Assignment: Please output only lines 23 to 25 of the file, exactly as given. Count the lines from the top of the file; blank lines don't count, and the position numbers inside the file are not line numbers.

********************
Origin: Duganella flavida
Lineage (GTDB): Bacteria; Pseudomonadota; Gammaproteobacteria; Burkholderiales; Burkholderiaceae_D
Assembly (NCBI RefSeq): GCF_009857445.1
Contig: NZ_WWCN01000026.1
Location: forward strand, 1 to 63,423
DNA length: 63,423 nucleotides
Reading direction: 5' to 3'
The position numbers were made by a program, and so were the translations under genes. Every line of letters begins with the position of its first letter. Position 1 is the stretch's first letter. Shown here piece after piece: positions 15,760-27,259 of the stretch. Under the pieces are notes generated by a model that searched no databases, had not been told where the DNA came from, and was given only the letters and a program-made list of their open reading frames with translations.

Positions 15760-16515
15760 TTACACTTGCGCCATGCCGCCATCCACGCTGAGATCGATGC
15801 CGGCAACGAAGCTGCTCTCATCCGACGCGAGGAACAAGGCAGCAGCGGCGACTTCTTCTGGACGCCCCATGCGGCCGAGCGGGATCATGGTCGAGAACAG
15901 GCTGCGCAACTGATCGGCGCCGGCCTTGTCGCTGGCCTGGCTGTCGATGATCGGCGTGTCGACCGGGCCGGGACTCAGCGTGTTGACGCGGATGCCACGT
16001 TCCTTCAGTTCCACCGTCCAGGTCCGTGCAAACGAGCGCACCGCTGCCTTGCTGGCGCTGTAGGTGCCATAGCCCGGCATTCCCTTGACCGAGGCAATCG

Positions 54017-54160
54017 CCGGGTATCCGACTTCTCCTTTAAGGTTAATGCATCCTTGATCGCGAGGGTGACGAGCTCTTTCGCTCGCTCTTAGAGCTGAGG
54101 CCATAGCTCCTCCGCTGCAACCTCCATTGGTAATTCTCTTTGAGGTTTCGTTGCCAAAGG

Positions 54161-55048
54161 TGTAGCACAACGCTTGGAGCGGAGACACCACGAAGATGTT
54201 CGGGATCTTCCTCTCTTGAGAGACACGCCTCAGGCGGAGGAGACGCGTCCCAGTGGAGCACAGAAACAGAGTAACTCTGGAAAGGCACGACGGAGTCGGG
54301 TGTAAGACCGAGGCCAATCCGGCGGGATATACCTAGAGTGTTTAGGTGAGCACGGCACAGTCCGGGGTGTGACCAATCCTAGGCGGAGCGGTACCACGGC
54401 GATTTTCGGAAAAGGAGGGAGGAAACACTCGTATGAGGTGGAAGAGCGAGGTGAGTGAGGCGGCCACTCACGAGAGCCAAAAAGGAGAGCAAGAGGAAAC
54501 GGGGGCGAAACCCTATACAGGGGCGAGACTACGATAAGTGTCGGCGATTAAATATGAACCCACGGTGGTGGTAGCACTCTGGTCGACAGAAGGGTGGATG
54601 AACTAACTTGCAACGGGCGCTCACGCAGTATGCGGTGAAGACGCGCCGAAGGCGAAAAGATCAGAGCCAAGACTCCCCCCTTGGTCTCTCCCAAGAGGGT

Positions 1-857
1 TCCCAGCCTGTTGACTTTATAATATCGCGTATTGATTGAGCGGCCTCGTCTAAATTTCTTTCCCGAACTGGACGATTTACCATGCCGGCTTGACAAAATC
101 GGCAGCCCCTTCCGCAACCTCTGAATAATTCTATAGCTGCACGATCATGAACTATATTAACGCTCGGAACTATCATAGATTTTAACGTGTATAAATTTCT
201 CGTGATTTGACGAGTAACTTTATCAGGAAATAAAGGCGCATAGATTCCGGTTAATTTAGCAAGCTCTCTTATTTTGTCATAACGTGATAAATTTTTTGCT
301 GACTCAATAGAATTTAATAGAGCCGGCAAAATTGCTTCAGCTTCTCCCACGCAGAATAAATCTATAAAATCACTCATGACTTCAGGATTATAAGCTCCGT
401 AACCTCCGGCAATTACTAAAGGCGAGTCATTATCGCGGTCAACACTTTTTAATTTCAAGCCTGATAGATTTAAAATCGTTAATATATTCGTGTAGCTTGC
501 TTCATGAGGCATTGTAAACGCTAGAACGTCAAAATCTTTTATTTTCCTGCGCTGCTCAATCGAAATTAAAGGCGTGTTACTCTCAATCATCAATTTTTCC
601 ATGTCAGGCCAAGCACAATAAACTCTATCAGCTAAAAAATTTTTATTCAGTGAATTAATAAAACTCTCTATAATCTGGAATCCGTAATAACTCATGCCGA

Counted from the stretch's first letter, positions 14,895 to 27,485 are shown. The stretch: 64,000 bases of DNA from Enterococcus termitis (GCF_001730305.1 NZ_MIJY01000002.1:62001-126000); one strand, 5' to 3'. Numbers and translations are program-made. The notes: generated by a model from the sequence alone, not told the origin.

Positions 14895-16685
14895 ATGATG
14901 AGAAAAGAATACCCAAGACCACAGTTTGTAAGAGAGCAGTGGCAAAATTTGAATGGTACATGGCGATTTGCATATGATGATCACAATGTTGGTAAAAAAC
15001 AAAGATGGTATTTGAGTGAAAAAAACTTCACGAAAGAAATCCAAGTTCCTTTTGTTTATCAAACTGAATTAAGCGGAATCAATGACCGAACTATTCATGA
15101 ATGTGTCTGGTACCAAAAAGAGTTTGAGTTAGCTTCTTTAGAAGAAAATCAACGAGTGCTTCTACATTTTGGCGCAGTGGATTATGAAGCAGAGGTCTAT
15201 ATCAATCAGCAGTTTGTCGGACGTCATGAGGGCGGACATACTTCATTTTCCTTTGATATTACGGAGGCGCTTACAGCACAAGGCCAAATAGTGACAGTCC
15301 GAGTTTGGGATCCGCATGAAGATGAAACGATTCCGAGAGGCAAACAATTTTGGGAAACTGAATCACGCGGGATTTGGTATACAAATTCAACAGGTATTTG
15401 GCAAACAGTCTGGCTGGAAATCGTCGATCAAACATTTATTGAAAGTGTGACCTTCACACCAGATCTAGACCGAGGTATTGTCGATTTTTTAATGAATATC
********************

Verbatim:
54601 AACTAACTTGCAACGGGCGCTCACGCAGTATGCGGTGAAGACGCGCCGAAGGCGAAAAGATCAGAGCCAAGACTCCCCCCTTGGTCTCTCCCAAGAGGGT

Positions 1-857
1 TCCCAGCCTGTTGACTTTATAATATCGCGTATTGATTGAGCGGCCTCGTCTAAATTTCTTTCCCGAACTGGACGATTTACCATGCCGGCTTGACAAAATC